Special Robotics Seminar: Dr. Graeme Best, "Planning Algorithms for Multi-Robot Active Perception"
Monday, August 12, 2019
DeWalt Seminar Room (EGR 2164)
301 405 4358
Special Robotics Seminar
Planning Algorithms for Multi-Robot Active Perception
Robotic Decision Making Laboratory (RDML)
Oregon State University
A fundamental task of robotic systems is to use on-board sensors and
perception algorithms to understand high-level semantic properties of
an environment. The performance of perception algorithms can be
greatly improved by planning the motion of the robots to obtain
high-value observations. This motivates the problem of active
perception, where the goal is to plan the observation viewpoints for a
team of robots while considering both the motion constraints and the
perception objectives of the task at hand.
In this talk I will introduce a suite of algorithms for multi-robot
active perception, including decentralised Monte Carlo tree search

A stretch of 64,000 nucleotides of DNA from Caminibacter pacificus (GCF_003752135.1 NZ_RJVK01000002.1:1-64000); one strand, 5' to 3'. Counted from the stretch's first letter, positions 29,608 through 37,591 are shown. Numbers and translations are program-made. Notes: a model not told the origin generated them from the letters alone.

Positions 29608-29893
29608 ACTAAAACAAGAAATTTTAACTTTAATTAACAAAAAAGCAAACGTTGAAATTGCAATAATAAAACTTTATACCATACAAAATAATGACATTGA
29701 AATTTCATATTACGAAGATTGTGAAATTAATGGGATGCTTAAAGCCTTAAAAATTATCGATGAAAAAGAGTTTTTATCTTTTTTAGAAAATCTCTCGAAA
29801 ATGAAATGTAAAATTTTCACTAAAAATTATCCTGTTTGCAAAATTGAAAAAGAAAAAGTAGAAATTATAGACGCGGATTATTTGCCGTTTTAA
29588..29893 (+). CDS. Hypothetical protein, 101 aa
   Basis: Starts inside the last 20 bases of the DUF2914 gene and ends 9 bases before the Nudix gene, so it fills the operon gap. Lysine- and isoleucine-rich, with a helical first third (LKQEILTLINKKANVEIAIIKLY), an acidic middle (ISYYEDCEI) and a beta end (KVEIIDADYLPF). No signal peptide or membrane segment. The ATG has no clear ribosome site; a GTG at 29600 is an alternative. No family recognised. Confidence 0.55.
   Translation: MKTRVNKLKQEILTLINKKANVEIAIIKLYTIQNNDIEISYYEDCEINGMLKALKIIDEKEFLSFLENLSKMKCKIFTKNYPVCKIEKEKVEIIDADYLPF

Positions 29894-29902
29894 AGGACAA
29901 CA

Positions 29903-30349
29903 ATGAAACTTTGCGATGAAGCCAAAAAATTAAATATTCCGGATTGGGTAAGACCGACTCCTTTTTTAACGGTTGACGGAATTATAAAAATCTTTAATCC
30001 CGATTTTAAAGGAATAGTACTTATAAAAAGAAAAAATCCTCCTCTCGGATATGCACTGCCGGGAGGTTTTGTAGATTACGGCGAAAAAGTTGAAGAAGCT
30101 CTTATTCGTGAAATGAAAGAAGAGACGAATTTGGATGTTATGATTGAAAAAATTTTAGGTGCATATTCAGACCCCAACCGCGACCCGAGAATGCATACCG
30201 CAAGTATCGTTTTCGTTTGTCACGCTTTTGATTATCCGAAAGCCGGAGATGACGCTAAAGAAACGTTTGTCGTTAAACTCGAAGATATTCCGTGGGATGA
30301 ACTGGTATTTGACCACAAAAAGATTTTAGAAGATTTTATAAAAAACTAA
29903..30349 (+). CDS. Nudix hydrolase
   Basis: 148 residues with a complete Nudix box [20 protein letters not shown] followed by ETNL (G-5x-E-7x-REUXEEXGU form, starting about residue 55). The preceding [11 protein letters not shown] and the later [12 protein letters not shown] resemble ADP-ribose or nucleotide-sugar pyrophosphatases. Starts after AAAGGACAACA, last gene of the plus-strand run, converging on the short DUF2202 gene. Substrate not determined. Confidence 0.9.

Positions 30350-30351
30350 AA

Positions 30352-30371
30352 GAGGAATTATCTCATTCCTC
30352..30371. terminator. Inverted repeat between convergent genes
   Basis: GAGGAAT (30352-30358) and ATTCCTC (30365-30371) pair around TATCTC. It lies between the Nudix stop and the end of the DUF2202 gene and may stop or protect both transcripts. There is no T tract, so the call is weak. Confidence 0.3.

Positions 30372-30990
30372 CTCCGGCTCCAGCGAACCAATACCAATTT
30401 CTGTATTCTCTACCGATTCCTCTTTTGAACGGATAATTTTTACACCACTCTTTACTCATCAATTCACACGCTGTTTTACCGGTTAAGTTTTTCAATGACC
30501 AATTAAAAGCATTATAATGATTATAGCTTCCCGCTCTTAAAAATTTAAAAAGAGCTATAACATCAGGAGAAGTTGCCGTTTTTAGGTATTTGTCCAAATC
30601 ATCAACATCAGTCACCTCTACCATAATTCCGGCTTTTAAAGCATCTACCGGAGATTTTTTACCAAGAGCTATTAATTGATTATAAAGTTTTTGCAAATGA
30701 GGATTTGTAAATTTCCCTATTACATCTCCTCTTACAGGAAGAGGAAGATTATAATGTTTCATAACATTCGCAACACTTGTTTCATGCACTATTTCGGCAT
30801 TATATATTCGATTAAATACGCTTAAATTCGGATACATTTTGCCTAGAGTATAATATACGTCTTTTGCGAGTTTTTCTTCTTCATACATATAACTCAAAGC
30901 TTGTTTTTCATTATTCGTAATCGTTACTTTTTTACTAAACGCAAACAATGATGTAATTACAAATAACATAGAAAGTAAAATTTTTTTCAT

(Dec-MCTS), planning-aware communication, self-organising maps, and
spatiotemporal optimal stopping. These algorithms have been applied to
a variety of scenarios for marine environmental monitoring,
subterranean exploration, precision agriculture, active object
recognition, and task allocation.
Host: Michael Otte, Aerospace Engineering
Dr. Graeme Best is a Postdoctoral Scholar in the Robotic Decision
Making Laboratory (RDML) at Oregon State University, advised by Prof.
Geoffrey Hollinger. His research interests include planning algorithms
for multi-robot teams performing coordinated perception tasks, with an
emphasis on decentralised algorithms and probabilistic reasoning.
Applications include marine monitoring, subterranean exploration,
precision agriculture, and defence. Previously, he worked on projects
involving perception for legged robots, marine robotics operations,
and human-robot interaction. He completed his Ph.D. at the Australian
Centre for Field Robotics (ACFR) at the University of Sydney (2019).
He received the B.E. (Hons) (Electrical) and B.Sc. (Computer Science)
from Monash University (2014). He has also conducted research at the
CSIRO Robotics and Autonomous Systems Group and the DST Group Maritime